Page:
Felted Floral Bag, Knitting magazine issue 78

First sketches for the felted bag

I don’t just like designing bags, I LOVE designing bags. Even as a child I was fascinated by the various bags and accessories in my mum’s wardrobe, and as a God-fearing Bajan woman my mum went to church twice every Sunday elegantly turned out in a fab outfit finished off with a killer hat and co-ordinating bag. Now as an adult I’m not one of those shoe obsessed women, I’m proud to say that I’m a bag lady.

This bag is knitted using my felted bag yarn of choice, Jamieson & Smith’s 2ply Jumperweight. Like the Gladstone Bag I designed for The Knitter, I’ve used the yarn doubled to make it DK. The large scale florals are worked using the intarsia technique with bullion knots and beads worked at the centre of each flower and the swirling foliage Swiss darned into the background  after knitting. Felting not only tightens up the fabric to make the bag more substantial and less likely to sag when used but also blurs the colours slightly, almost like taking down the colour setting on the TV, ( does that make sense?).

In terms of difficulty if you haven’t tried intarsia before  this probably shouldn’t be your first project as there are lots of colour changes and therefore ends to deal with at the flower centres. If you have knitted intarsie before it’s a really enjoyable project to do, just enough changes to make it interesting with all the flowers placed to the right of the bag and then a contrast of a plain background to knit in stocking stitch. I thought the dark colour of the background would be too ‘heavy’ against the bright flowers so it’s broken up with curls of Swiss darning. The beads and bullion knots are added after felting, you could add a lot more knots, use  much bigger beads or even small buttons at the centres.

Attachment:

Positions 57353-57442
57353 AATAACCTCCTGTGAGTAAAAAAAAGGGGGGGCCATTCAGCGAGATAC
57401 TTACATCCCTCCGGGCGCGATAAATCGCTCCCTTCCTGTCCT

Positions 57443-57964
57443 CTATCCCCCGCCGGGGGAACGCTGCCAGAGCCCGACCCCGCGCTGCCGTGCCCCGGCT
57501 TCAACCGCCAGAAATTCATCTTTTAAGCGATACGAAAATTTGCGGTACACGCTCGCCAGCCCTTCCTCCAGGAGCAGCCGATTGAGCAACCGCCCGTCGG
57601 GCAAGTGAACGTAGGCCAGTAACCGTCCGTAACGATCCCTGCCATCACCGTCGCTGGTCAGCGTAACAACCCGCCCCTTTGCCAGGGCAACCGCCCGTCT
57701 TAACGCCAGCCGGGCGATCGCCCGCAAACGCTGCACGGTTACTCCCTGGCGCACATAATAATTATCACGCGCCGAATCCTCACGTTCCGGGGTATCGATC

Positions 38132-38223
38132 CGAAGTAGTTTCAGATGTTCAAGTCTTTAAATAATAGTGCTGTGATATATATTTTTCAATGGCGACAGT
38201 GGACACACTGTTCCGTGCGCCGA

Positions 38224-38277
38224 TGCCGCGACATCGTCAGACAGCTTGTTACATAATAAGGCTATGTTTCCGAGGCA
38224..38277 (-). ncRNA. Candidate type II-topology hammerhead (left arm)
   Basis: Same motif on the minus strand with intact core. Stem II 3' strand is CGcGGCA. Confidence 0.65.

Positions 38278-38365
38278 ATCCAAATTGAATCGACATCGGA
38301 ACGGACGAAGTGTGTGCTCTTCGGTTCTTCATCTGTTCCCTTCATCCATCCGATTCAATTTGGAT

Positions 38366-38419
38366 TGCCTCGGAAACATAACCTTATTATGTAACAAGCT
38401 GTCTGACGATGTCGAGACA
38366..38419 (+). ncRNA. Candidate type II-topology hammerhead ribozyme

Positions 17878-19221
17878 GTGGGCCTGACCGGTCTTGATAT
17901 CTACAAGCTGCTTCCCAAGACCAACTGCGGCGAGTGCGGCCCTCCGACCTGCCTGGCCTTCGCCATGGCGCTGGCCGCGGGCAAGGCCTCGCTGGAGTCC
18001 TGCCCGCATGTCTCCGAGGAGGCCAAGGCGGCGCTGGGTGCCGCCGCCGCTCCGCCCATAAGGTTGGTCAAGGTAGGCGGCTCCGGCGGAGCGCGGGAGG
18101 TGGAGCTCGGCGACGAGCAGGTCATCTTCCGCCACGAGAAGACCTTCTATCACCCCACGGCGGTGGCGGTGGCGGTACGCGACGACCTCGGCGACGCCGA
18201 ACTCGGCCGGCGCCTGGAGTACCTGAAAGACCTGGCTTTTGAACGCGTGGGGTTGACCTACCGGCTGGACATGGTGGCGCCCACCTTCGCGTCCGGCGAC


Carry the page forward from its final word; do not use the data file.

Although I tend not to line my bags I have lined this one and finished it off with a curved bamboo handle from Bags of Handles.

Detail of embroidered floral centre
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Back from the smoke and goodbye duppdupp

Well fresh ( ok not exactly fresh, we got back late on Sunday ) from the smoke Summer’s finally hit Edinburgh and though it’s not like Summer in the south east where you can expect to see the sun for a whole day, it’s  warm and although we may not get the full on heat of cities like London  up here the air is clear. So I’ve finally brought an end to my duppdupp online shop. Please don’t place orders through the site as I don’t have any stock left. The site will be removed on the 1st of July. If you’re a Boye needle lover and worried about getting withdrawal symptons keep checking back as there will be some good news about where to get them in the next few weeks.

I’ve got some very interesting projects coming up that need my full attention and so duppdupp.com had to go. I’m planning to continue making the lovely needlecases and in fact that’s what I’m doing today, working on an order of 4 cases, 3 down, 1 to go and then it’s down to getting through the list of ‘to dos’ that has to be checked off before we get away to Provence on hols. Wahey!

Down in the smoke part 2